The National Council on Compensation Insurance or NCCI is a national rating bureau that focuses on workers' compensation insurance. It is a non-profit organization owned by insurance companies. The NCCI provides services to insurers, state governments, insurance agents, regulatory authorities, legislatures, and other parties.
The NCCI performs rating and other functions on behalf of insurers in thirty-six states. These states are called NCCI states. Each year, workers' compensation insurers in these states report their premiums and losses to the NCCI. The organization collects the data, analyzes it, and then uses the results to provide services to insurers. Here are some of the functions the NCCI performs:
- Creates and publishes a uniform classification system
- Calculates rates or loss costs, and makes filings to state regulators
- Creates and publishes an experience rating plan
- Creates an experience rating worksheet for individual employers
- Analyzes costs of proposed and enacted legislation
- Creates and publishes workers' compensation policy forms and endorsements
- Prepares statistical reports
- Conducts research on claims, disability, and other issues related to workers compensation
- Provides access to current regulatory information
- Educates insurance industry professionals on matters related to workers' compensation
Rate-Making and Classification
Two key functions performed by the NCCI have a direct effect on employers. These include rate-making and the classification system.
In many states, the NCCI calculates loss costs rather than rates. Loss costs typically include losses (benefits paid to injured workers) plus loss-adjustment expenses. Insurers add charges for commissions (to agents and brokers), taxes, licenses, and profit to calculate a final rate.
For each of the thirty-six states, the NCCI periodically evaluates the current loss costs or rates to ensure they are adequate but not excessive. This process involves several steps. First, the NCCI reviews the aggregate premium and loss data it has collected from insurers operating in a particular state.
This is to determine whether insurers have experienced more or fewer losses in that state than initially projected. Next, the NCCI evaluates premium and loss data for each class code. Losses may have been higher than expected in some industry groups but lower than expected in others. Depending on the results, the NCCI may recommend an increase or decrease to some or all of the loss costs or rates used in that state.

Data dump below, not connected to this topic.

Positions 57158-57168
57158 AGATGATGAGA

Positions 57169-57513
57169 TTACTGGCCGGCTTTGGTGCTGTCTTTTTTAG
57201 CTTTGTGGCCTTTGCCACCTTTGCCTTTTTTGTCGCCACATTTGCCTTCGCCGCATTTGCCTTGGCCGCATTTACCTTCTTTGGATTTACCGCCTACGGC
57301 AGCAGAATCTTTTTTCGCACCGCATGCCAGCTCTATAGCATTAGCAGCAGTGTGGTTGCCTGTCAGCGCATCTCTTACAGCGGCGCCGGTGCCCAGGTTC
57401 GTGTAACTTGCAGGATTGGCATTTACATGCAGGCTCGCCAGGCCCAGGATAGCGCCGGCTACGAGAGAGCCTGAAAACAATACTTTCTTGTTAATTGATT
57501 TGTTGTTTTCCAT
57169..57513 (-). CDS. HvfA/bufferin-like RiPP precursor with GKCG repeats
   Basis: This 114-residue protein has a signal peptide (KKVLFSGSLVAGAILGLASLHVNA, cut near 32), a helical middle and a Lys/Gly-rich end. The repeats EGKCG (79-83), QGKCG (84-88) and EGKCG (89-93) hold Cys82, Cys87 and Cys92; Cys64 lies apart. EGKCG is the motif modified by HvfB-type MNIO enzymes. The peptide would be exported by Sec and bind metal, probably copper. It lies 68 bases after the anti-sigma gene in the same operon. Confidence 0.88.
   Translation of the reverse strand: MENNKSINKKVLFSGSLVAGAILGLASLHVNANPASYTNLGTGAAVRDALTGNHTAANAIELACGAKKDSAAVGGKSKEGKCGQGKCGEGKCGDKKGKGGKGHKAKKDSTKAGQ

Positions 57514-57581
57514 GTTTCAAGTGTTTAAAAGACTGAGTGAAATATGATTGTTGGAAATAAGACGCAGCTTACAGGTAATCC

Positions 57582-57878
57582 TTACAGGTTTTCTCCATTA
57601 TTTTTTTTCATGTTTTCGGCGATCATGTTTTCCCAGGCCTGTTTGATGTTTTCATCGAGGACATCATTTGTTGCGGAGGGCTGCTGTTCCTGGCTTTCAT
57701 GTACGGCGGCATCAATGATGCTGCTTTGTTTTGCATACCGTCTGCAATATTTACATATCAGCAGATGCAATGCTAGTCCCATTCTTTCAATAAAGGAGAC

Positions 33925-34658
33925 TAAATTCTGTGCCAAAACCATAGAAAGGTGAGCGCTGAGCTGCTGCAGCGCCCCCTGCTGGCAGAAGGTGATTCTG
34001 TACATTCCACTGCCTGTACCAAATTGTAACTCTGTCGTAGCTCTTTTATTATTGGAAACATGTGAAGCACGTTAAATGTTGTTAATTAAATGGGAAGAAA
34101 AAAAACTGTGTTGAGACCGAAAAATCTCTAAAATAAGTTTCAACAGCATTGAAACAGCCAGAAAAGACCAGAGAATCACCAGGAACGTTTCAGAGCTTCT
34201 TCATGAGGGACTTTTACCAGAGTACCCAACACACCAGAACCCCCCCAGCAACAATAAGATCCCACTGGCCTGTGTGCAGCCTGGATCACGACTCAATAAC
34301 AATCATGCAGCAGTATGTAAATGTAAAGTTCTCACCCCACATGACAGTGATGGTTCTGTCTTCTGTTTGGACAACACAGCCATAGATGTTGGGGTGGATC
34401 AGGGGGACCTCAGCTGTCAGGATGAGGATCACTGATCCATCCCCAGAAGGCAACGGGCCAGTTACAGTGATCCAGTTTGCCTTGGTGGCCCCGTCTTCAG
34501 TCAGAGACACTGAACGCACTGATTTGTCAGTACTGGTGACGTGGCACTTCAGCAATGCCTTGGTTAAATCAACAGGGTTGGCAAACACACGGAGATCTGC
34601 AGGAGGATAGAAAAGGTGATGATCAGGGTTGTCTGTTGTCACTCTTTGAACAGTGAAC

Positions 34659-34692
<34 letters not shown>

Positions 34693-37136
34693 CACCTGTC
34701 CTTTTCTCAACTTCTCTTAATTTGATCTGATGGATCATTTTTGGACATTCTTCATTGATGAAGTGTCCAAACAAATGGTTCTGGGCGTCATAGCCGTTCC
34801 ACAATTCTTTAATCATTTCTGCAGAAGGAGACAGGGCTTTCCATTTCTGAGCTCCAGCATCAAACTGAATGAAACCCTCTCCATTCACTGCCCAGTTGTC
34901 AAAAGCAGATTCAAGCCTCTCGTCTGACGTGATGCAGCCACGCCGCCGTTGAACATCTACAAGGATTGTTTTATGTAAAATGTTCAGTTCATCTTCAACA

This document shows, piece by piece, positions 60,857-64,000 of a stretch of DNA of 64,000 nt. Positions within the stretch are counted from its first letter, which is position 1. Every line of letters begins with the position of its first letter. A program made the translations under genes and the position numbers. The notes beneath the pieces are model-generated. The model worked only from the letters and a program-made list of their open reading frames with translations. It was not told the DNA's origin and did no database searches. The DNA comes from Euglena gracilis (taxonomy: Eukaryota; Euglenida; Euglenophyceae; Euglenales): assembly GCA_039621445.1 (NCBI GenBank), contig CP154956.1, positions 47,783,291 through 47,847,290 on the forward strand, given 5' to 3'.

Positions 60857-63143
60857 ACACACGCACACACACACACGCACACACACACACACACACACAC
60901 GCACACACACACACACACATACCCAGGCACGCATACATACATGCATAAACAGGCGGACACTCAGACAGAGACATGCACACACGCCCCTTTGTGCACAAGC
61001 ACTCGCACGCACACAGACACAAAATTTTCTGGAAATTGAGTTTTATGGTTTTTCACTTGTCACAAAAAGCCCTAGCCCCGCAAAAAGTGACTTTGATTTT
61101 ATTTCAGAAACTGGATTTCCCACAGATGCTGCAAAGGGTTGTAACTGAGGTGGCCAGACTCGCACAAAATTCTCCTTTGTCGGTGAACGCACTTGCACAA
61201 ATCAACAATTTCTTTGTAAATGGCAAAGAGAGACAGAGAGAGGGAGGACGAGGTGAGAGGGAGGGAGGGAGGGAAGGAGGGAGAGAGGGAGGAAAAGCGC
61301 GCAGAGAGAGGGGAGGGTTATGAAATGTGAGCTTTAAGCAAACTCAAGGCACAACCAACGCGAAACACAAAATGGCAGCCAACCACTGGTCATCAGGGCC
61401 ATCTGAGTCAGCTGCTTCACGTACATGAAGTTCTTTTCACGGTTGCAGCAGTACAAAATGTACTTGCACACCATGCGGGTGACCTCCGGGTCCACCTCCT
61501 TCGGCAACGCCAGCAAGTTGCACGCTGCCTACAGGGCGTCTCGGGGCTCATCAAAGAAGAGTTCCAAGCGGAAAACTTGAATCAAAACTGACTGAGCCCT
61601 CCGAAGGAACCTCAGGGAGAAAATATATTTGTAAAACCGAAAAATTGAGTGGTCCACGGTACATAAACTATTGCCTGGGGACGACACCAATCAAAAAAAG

NCCI's classification system is used to categorize employers based on the nature of their business. Businesses that perform similar operations are assigned to the same category. Each classification is identified by a written description and a four-digit code. For example, Hardware Stores are assigned class code 8010.
Standard Policy Forms
The NCCI has developed a standard policy form called the Workers' Compensation and Employers Liability Insurance Policy. This form was revised in 2011. It can be identified by its form number, WC0000000B. It is used in the thirty-six NCCI states, and in many independent states as well. The NCCI has developed a variety of endorsements that can be used to add, remove, or modify coverage under the basic policy form. An example is the Voluntary Compensation endorsement.
Advisory Services Only
The NCCI is an advisory organization, not a regulatory commission. It can recommend increases or decreases in loss costs or rates but states ultimately decide whether to implement those recommendations. Moreover, states may adopt the NCCI's products to suit their needs. Thus, many states utilize a modified version of the NCCI's classification system, rules, and endorsements. For instance, a state may have developed its own four-digit code for a particular classification in place of the standard code. A state may also develop its own version of one or more NCCI endorsements.
Independent and Monopolistic States
Fifteen states do not utilize the services of the NCCI. Four of these states are called monopolistic states because they require employers to purchase workers' compensation insurance from a state-operated insurance fund. These states prohibit the sale of workers' compensation policies by private insurers. The monopolistic states are Wyoming, Washington, Ohio and North Dakota.
The remaining eleven states that don't utilize the NCCI's services are called independent states. These states rely on their own workers' compensation bureau to perform rate-making and other essential functions.